The Big Car Database

Nimbus Motorcycles

Nimbus motorcycle

The Nimbus was a Danish motorcycle produced from 1919 to 1960 by Fisker and Nielsen of Copenhagen, Denmark, also manufacturers of "Nilfisk" brand vacuum cleaners (now Nilfisk-Advance).

Two basic models were produced, both with a 750 cc four-cylinder engine


In partnership with H.M. Nielsen, Peder Andersen Fisker produced electric motors and, from around 1910, the first vacuum cleaners in Europe. Fisker believed he could develop a motorcycle that had its own form, and in late 1918 decided to construct a prototype to his own design.


Stovepipe Nimbus with sidecar

The first Nimbus motorcycle had a four-cylinder inline engine of 746 cc (45.5 cu in) capacity, which drove the rear wheel through a shaft drive rather than the chain usually used at that time, and a power output of approximately 10 hp. Its top speed was around 85 km/h (53 mph) with a sidecar fitted. It had both front and rear wheel suspension, and soon acquired the nickname of Kakkelovnsrør ("Stovepipe") due to the thick, round pipe between the saddle and handlebars which as well as forming part of the bike’s chassis contained the petrol tank. Two more machines were constructed in 1919, but mass production did not begin until 'Fisker & Nielsen' became a limited liability company in 1920.

Disappointed by poor sales, Fisker began entering the Stovepipe in all the races that he could, often with a sidecar attached, and built up a good reputation for the machine. The 'Stovepipe' was technically improved along the way, mainly in details, but also with the two main types of fronts forks, which distinguished the Type A (shown) from the Type B. However, the introduction of a sales tax on motorcycles in 1924 and an economic recession resulted in production being discontinued from 1926 after 1,300 machines had been produced.

Type C

1950 Nimbus
1937 Nimbus dashboard

With his son Anders, Fisker started designing a new machine in 1932 and in 1934 they demonstrated a new Nimbus motorcycle, the Type C. It retained the shaft drive, a completely redesigned ohv and ohc engine of 18 (later 22) hp, and a frame made from 40mm X 8mm steel flat bar using riveted construction. The frame was shaped to go around the fuel tank, much like the pressed steel frames on several other motorcycles of the period, e.g.Zuendapp. Front suspension was by telescopic fork; although this was introduced a year before the BMW R12, the R12's fork had hydraulic damping upon introduction while the Nimbus's fork did not have hydraulic damping until 1939. Its distinctive humming exhaust note led to it being nicknamed Humlebien ("Bumblebee").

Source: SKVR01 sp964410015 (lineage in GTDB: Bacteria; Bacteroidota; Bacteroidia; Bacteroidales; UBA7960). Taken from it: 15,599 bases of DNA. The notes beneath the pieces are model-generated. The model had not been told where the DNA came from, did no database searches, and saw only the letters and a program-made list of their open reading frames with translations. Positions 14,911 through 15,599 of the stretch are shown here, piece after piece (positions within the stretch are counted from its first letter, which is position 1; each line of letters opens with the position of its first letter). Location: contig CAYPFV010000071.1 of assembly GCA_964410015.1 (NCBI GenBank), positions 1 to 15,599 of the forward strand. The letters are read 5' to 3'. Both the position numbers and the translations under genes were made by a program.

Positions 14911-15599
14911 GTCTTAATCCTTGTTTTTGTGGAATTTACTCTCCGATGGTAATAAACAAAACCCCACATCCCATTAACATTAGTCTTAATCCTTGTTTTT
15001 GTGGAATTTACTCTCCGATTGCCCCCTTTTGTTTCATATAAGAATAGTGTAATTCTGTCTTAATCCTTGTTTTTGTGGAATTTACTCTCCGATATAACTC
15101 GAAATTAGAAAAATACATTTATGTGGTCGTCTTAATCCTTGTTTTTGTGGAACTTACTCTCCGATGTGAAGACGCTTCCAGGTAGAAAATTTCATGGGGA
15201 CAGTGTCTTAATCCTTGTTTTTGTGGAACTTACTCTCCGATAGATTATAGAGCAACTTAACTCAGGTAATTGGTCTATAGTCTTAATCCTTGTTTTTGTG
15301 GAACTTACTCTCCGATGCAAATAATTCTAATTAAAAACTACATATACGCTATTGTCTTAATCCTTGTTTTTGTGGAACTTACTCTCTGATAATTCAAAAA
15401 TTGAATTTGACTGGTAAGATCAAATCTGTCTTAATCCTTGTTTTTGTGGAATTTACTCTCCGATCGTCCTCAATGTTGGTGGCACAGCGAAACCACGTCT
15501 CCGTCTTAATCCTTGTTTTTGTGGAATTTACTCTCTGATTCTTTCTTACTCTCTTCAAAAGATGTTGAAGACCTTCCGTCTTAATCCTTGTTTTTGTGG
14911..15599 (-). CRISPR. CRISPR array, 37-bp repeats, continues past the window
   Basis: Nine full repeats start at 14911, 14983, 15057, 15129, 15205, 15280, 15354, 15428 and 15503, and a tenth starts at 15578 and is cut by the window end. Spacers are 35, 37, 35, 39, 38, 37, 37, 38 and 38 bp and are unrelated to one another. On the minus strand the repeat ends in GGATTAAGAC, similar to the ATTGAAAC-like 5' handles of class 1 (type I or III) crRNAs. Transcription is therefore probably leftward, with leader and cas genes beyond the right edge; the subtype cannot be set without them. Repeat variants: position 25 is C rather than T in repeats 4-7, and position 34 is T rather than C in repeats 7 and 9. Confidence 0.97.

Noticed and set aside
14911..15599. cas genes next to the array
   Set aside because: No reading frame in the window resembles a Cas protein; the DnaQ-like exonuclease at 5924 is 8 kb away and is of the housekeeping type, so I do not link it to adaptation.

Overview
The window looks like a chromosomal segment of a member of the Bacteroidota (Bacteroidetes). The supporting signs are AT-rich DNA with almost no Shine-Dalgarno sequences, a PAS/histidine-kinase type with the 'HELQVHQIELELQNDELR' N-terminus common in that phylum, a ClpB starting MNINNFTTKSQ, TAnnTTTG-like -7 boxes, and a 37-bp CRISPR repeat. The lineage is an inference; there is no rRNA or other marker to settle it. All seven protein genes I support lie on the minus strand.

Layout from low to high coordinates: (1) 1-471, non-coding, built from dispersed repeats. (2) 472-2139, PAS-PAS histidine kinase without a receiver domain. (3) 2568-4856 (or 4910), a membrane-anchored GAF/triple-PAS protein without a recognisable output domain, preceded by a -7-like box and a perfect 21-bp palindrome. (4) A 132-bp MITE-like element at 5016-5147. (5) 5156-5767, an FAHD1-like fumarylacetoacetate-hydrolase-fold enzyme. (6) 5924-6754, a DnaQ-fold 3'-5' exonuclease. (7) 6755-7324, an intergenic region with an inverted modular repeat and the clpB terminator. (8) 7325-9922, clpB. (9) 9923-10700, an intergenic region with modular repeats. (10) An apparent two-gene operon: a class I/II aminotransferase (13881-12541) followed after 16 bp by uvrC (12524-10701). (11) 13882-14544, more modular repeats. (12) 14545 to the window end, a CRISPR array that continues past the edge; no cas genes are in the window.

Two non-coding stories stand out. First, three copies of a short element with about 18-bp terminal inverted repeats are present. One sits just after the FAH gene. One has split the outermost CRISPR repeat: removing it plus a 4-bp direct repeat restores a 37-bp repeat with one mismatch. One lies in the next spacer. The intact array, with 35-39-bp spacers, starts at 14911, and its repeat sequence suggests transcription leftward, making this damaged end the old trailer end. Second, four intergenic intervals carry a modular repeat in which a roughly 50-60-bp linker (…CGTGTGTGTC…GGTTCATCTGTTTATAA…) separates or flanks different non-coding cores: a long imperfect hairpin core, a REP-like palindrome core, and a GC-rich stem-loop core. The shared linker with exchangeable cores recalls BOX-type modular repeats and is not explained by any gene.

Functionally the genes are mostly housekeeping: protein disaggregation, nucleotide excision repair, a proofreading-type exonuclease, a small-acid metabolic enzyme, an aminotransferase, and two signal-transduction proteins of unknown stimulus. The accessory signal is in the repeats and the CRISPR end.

The first customer received his Type C in the summer of 1934 and thanks to an efficient dealer network, the Bumblebee soon became the best-selling motorcycle in Denmark. The Danish Post Office, Army and Police purchased substantial numbers of this model and in 1939 as war loomed, the Danish government spent DKK 50 million on motorising the army and many Type Cs were included in this expenditure.

During the occupation by German forces from 1940 to 1945, it was difficult for Fisker & Nielsen to obtain the materials needed for motorcycle production and only about 600 machines were made during the period.